According to the university, they have achieved “a degree of control never seen before”.
The composite can reportedly be heated at specific locations which become malleable and can then be attracted by magnetic fields. In one test, a filament was heated at the center and a magnetic field pulled it from the sides to bend it along the pre-heated area. The filament solidified upon cooling down. This process was repeated several times to form different letters using a single strand.
In a second experiment, a sheet of material was heated up by a laser at specific points. Afterwards, a magnetic field attracted these points and, as they cooled down, they became solid forming a Braille pattern. This process was repeated for more complex patterns.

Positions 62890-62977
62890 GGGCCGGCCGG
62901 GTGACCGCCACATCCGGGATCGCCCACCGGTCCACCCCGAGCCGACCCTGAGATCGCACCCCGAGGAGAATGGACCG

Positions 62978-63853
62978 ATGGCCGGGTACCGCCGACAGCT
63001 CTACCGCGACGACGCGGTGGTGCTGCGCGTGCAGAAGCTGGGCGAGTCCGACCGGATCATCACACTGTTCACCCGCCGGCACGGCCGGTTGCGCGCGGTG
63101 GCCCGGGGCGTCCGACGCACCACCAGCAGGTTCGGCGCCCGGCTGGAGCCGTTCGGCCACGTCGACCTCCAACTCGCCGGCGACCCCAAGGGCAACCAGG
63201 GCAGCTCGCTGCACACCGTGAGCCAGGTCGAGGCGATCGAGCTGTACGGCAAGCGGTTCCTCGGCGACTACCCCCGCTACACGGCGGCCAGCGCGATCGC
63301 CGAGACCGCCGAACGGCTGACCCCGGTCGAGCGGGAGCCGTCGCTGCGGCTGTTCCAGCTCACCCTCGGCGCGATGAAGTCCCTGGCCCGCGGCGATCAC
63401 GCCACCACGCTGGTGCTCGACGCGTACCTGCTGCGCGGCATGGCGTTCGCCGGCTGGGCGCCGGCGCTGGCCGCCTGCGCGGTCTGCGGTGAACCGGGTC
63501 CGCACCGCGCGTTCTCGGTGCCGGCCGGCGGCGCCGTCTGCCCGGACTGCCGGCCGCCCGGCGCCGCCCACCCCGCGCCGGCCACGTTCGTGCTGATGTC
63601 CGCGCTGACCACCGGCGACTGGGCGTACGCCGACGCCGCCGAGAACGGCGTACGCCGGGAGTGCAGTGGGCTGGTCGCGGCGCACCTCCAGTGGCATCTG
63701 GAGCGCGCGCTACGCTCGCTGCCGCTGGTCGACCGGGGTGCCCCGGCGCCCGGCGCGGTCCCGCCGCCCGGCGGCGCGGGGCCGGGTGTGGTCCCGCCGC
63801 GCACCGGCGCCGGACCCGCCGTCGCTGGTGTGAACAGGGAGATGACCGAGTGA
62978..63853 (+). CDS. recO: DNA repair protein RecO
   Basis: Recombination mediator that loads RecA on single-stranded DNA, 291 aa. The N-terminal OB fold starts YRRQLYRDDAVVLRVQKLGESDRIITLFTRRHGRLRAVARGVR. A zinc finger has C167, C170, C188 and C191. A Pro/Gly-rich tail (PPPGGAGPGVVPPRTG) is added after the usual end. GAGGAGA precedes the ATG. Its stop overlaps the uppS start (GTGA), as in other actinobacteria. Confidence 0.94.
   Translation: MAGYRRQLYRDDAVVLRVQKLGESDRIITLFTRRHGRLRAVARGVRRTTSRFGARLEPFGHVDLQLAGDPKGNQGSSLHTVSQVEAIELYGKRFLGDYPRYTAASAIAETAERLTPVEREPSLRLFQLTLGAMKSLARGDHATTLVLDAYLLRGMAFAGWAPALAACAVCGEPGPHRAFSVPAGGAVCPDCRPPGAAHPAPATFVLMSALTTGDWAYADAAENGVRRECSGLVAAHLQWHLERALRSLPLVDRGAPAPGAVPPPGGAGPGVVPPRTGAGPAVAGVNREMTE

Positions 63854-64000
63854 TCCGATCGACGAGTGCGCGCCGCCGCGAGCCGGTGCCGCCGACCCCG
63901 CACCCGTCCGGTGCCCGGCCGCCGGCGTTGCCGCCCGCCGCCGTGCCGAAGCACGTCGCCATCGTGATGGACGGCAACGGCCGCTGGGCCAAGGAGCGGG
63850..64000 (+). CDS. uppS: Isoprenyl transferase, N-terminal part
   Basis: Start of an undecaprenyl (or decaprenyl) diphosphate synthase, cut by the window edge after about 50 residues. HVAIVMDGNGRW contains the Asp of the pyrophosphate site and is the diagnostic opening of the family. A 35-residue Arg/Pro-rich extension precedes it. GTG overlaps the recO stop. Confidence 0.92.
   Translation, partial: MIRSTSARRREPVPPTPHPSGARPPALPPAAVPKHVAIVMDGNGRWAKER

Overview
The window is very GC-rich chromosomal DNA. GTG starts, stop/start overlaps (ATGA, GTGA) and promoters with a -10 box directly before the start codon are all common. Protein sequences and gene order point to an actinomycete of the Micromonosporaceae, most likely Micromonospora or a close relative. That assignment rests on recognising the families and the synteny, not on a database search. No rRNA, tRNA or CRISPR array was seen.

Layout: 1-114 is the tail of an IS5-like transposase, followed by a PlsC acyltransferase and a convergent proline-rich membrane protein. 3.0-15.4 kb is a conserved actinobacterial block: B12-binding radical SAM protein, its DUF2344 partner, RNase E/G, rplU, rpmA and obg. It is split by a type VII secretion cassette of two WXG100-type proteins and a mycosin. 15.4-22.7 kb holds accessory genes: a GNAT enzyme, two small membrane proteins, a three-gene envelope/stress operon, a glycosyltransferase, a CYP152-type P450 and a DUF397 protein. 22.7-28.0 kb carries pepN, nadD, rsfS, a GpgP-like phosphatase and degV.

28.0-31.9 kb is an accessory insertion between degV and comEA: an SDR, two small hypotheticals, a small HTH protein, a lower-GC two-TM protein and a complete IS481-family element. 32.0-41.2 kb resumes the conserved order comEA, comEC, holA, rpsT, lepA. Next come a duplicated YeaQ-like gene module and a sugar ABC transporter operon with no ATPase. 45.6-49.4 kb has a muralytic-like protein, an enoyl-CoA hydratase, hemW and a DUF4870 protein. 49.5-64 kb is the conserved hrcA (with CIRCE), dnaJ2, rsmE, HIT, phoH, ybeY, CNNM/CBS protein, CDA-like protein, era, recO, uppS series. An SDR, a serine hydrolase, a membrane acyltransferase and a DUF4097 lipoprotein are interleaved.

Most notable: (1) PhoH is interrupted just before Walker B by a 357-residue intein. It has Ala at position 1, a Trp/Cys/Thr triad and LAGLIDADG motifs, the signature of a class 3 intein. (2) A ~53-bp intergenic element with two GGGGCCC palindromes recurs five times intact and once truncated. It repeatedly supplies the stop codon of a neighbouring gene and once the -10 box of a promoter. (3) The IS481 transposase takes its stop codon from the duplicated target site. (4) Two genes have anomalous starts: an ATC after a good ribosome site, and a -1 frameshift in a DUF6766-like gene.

“We have demonstrated complex manipulations on 3D blocks, 2D sheets and 1D filaments, which will have applications in tactile displays and object manipulation,” said Asier Marzo, one of the university researchers.
The composite can reportedly be remotely manipulated in air, water or inside biological tissue, so could be used in the development of biomedical devices, tactile displays and object manipulators.
“Due to the low transition temperature and the capability of heating through opaque materials using microwave, the composite can be manipulated inside biological tissue, offering great potential for biomedical devices,” added Marzo.